In a nutshell: Na’ili’ili Haele, for most, will be a nice short hike to two or three waterfalls and pools. The more able hikers will be rewarded with more significant sights.
Minuses: Access may be restricted by EMI. Can become dangerous to nearly impossible depending on conditions/how far you go.
Sound-bite: “Is that really a ladder?”
This may be the number one rescue spot on the Road to Hana. It’s very popular, and there are many places to slip and potentially get injured if you’re not careful. There are many stories of broken legs, flash floods stranding people on the other side of the stream, and even a recent death.
I’m not trying to scare you – many people will have a blast here – I know I have! BUT – please remember that all outdoor activities in rugged wilderness can be dangerous. Know your limits, respect nature, and understand going in that there are always risks in places like these.
Note: This hike is on private EMI property. The Maui outdoor enthusiast community clearly acts as if there is an implied easement to use these trails after all the years of hiking here – but you’re advised to get permission from EMI. The EMI page has more info about EMI, instructions for obtaining permission and contact info too.
This is a great place for everyone from the fit novice to the extreme hiker, and everyone in between – you really can make this as much adventure as you wish. There is a bamboo forest to walk through on your way to the stream bed (and beyond if you wish), and a string of waterfalls and pools to access (the quantity you will see depends on how extreme a hiker you are!) The first few waterfalls are typically within easy reach of most folks.
When you first get here it can be tricky to find the waterfalls. So that you don’t wind up wandering aimlessly though bamboo forest trails that lead to nowhere, the number one key to remember is that the waterfalls are all found along the main stream flow (thank you Captain Obvious!)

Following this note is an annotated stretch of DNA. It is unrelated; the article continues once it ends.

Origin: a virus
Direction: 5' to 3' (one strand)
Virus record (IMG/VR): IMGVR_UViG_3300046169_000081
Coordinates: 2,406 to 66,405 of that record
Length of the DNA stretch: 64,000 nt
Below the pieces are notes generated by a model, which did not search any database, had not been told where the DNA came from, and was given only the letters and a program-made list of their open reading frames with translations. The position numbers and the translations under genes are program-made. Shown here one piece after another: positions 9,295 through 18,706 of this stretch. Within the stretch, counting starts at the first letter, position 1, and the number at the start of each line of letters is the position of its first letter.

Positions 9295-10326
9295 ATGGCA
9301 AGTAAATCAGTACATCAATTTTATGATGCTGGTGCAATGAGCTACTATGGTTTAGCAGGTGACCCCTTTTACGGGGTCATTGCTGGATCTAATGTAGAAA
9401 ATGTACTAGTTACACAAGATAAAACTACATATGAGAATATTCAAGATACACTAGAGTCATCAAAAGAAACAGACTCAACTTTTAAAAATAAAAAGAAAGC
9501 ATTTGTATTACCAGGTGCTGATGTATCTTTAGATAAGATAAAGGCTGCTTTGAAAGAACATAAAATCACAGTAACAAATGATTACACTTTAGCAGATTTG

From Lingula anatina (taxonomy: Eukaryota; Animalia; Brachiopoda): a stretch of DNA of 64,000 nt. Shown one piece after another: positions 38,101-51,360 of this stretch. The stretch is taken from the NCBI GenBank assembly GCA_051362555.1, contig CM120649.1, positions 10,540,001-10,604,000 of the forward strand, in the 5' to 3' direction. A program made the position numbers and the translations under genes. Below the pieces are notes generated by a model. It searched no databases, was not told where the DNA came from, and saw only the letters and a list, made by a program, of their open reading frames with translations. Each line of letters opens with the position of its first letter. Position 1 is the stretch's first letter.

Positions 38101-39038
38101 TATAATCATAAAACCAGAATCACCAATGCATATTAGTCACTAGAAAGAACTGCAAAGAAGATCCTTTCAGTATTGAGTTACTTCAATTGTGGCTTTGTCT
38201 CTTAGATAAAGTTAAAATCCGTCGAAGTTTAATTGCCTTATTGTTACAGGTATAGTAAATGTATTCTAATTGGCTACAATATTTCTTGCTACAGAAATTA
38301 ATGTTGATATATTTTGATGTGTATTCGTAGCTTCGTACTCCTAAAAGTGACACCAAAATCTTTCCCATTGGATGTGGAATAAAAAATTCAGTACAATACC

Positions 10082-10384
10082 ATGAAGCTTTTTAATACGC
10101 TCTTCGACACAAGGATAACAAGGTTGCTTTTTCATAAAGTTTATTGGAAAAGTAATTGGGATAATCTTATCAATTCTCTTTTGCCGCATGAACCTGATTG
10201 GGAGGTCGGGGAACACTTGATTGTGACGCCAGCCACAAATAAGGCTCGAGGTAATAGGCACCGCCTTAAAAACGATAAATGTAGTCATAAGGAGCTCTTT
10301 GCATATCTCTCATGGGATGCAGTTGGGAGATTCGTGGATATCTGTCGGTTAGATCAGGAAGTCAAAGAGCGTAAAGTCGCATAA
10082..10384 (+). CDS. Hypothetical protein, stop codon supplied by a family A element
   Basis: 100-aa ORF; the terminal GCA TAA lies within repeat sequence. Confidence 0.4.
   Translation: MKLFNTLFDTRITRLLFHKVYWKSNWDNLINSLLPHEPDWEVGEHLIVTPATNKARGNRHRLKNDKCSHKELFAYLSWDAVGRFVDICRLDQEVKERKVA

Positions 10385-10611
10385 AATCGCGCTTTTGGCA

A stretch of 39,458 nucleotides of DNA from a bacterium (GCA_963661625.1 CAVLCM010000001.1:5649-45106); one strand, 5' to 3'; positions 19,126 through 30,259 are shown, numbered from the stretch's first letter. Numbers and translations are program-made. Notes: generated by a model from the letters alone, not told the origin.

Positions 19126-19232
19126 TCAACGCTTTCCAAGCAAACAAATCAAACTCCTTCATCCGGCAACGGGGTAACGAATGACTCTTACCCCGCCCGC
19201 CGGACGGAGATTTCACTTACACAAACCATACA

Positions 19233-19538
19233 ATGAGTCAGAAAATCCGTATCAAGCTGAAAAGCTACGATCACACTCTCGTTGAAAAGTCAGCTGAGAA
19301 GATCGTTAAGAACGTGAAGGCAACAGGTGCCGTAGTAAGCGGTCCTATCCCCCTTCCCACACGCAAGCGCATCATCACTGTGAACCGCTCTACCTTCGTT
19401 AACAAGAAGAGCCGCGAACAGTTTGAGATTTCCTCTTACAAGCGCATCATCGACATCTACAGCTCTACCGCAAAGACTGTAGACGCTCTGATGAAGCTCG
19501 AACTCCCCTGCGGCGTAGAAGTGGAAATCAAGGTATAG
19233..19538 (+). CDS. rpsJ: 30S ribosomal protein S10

Start at the road, and look for the openings into the bamboo. You can pick any opening and head downhill – they all lead to the main trail. (Note: if you have parked well past the first group of openings – maybe the first 1/10 mile – you may need to follow the stream right.) The main trail soon heads down a sometimes slippery incline (good news is it is short) – hint: bamboo is extremely strong, and most is exceptionally rooted into the soil, you can hold on to it to anchor yourself on slippery sections.
Next you will come to an EMI Ditch, which you will have to step across. It’s deep, but that makes it look worse than it is. The distance across is actually about the length of a person’s stride, so you’d have to be careless and/or unlucky to actually end up in the ditch.
After you have crossed the ditch, you will be presented with a decision: take the high-road, or the low-road. (Those not bound by metaphor can feel free to take either as they both go to the same place.) You’ll soon be at the main stream bed. Depending on how much rain there has been, this may be a trivial crossing of hopping across large boulders, or you may want a length of bamboo to help you keep your balance and/or survey the depth as you walk across.